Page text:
Well, been having many discussions recently about PCR amplification happening from “negative” controls where no sample DNA was added. Such amplification is alas pretty common – due to contamination occurring in some other material added to the PCR reaction. Obviously it would be best to eliminate all DNA contamination of all reagents and all PCRs. But if that does not happen, it is possible to try to detect contamination after it has happened. Below I post some papers related to post-sequencing detection of contamination:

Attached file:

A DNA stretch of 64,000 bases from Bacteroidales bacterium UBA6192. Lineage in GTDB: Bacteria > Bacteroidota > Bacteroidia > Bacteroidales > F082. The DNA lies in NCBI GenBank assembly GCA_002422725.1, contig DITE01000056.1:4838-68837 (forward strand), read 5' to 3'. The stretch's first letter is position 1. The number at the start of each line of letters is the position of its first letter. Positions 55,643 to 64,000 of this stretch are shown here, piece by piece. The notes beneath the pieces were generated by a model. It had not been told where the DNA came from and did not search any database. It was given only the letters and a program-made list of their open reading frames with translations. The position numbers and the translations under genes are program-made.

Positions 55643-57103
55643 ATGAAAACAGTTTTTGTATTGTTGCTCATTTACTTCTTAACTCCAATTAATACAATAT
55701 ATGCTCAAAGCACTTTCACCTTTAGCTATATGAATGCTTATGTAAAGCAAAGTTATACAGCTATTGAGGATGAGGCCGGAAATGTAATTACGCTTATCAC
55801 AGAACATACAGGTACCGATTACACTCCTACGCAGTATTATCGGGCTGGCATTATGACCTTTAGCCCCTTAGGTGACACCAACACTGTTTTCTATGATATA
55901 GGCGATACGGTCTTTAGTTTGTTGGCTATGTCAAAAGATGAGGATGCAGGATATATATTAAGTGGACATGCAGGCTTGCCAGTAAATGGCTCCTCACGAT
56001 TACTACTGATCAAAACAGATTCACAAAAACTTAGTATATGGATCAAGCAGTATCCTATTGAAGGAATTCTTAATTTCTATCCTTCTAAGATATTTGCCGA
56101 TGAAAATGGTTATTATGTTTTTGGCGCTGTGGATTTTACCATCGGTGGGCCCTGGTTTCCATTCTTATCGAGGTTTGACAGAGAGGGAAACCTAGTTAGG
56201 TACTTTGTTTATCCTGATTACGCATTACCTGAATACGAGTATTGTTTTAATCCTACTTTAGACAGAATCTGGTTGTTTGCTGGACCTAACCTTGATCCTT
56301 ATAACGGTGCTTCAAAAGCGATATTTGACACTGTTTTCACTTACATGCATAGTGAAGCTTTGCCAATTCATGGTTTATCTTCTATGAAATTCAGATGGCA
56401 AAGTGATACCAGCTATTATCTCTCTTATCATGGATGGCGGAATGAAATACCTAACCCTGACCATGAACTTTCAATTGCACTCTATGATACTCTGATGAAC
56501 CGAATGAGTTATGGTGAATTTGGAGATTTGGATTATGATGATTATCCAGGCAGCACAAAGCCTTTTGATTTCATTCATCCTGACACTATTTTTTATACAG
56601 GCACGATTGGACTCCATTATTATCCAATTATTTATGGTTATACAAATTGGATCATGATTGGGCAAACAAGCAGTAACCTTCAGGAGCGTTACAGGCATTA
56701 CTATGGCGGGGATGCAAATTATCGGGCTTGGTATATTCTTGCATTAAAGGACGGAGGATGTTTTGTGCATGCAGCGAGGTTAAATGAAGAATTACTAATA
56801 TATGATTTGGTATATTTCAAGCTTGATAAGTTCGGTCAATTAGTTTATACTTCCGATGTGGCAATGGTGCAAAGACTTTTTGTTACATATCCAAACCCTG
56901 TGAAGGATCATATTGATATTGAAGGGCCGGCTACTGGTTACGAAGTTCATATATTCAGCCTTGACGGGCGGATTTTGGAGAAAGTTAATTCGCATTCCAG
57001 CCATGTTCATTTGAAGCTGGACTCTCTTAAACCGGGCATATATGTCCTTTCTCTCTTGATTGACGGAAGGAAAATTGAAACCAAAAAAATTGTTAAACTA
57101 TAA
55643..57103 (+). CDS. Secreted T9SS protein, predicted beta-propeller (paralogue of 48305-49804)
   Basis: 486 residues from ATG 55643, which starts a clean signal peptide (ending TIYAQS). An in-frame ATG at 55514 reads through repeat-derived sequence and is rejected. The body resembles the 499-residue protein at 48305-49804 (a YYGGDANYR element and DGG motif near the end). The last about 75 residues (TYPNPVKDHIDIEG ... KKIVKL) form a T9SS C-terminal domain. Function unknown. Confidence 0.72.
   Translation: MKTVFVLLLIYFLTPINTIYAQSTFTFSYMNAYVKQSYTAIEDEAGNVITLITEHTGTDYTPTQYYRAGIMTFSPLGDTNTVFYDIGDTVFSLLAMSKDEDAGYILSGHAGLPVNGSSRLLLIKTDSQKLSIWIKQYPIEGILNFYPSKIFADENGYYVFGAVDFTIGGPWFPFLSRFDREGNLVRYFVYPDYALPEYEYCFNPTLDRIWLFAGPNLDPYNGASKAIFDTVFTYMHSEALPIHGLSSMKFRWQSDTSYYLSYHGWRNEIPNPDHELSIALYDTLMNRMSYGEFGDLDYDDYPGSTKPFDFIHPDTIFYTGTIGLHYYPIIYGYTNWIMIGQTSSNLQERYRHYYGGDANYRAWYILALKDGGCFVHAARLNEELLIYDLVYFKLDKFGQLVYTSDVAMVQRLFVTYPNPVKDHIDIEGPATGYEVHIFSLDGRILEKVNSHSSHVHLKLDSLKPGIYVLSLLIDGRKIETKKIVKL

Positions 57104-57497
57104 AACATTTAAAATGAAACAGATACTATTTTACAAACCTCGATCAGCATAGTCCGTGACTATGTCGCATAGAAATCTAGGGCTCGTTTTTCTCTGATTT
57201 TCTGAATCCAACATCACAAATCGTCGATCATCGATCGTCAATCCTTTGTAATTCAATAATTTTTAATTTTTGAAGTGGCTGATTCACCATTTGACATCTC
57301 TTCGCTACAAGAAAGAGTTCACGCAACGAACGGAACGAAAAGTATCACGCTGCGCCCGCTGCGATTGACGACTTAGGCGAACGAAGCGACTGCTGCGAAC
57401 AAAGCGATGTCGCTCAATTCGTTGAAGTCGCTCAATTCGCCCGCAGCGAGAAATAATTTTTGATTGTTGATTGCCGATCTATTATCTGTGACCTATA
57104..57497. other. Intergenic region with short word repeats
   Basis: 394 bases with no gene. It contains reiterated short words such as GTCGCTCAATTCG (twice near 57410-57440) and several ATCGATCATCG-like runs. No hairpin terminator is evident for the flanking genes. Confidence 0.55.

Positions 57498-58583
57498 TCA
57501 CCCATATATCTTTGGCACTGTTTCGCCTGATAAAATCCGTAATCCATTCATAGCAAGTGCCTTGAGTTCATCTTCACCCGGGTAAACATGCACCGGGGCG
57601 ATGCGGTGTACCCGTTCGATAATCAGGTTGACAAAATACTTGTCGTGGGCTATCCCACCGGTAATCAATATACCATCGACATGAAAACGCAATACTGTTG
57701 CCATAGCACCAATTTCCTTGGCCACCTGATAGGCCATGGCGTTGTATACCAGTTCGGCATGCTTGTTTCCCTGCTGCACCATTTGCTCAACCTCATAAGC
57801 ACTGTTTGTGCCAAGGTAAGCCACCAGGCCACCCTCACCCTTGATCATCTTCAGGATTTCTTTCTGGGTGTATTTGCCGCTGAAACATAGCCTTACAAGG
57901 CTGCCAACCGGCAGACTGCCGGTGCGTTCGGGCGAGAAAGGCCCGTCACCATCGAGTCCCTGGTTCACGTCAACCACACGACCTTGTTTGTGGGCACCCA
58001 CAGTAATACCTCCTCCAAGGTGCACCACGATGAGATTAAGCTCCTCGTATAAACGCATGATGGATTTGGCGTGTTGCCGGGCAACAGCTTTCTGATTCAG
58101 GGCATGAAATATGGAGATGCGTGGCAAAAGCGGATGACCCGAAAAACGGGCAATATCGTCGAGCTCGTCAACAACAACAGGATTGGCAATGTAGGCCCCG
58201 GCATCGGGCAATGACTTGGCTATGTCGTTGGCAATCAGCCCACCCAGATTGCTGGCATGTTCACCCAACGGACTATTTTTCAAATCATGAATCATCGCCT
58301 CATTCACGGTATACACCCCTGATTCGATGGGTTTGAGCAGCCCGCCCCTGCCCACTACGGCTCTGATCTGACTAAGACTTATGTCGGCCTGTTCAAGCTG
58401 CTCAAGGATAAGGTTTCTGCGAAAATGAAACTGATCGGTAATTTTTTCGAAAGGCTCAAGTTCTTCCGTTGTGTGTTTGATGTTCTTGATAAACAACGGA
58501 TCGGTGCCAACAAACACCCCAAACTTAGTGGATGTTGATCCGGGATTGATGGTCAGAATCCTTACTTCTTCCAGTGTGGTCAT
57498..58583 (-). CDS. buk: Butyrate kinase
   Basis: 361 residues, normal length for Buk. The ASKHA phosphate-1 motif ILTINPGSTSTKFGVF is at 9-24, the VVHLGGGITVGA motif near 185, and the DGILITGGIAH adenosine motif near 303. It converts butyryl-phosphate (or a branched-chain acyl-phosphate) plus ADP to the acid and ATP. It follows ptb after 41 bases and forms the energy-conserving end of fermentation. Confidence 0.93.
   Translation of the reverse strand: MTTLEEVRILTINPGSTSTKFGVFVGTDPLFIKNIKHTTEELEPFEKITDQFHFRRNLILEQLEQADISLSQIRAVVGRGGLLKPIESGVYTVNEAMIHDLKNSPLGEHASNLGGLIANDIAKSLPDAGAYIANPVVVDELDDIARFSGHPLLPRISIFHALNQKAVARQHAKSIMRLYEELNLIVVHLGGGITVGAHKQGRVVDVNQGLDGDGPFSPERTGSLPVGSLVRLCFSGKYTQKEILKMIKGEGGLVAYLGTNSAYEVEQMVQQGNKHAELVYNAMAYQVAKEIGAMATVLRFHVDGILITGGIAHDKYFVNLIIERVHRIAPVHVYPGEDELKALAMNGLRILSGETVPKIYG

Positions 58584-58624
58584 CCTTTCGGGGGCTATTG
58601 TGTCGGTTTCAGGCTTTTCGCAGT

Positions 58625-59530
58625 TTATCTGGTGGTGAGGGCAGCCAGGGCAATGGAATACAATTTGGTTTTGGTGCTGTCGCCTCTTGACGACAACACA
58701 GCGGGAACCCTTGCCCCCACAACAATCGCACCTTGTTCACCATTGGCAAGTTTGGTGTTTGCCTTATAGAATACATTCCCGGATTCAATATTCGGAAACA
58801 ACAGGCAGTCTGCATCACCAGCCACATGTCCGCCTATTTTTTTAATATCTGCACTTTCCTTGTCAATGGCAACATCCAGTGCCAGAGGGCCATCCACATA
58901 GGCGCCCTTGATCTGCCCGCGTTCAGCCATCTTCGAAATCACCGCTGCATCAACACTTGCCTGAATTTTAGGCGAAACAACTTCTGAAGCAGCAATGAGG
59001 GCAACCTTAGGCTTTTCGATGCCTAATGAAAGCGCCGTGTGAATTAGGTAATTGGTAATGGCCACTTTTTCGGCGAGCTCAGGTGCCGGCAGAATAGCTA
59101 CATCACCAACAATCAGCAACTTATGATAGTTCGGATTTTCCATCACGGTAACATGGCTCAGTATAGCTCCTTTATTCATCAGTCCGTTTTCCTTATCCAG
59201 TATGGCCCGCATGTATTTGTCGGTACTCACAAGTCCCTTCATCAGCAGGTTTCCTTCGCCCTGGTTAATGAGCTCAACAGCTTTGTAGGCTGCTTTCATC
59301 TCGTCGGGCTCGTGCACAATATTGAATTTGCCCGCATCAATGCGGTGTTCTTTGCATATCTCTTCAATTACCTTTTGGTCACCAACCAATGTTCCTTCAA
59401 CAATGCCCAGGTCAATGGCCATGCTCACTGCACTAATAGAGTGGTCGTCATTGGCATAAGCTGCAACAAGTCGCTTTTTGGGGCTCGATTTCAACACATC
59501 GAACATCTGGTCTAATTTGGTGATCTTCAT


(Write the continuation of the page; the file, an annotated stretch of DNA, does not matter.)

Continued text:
- Common Contaminants in Next-Generation Sequencing That Hinder Discovery of Low-Abundance Microbes.
- Abundant Human DNA Contamination Identified in Non-Primate Genome Databases
- Fast identification and removal of sequence contamination from genomic and metagenomic datasets
- Mycoplasma contamination in the 1000 Genomes Project
- ContEst: estimating cross-contamination of human samples …
- DeconSeq @ SourceForge.net
- AlienTrimmer: A tool to quickly and accurately trim off …
- Blobology: exploring raw genome data for contaminants, symbionts, and parasites using taxon-annotated GC-coverage plots
Any other suggestions or comments would be welcome.
UPDATE 10:30 AM 7/25 –
Was reminded on Twitter of a new, critically relevant publication on this issue: Reagent contamination can critically impact sequence-based microbiome analyses
– Jonathan Eisen (@phylogenomics) July 25, 2014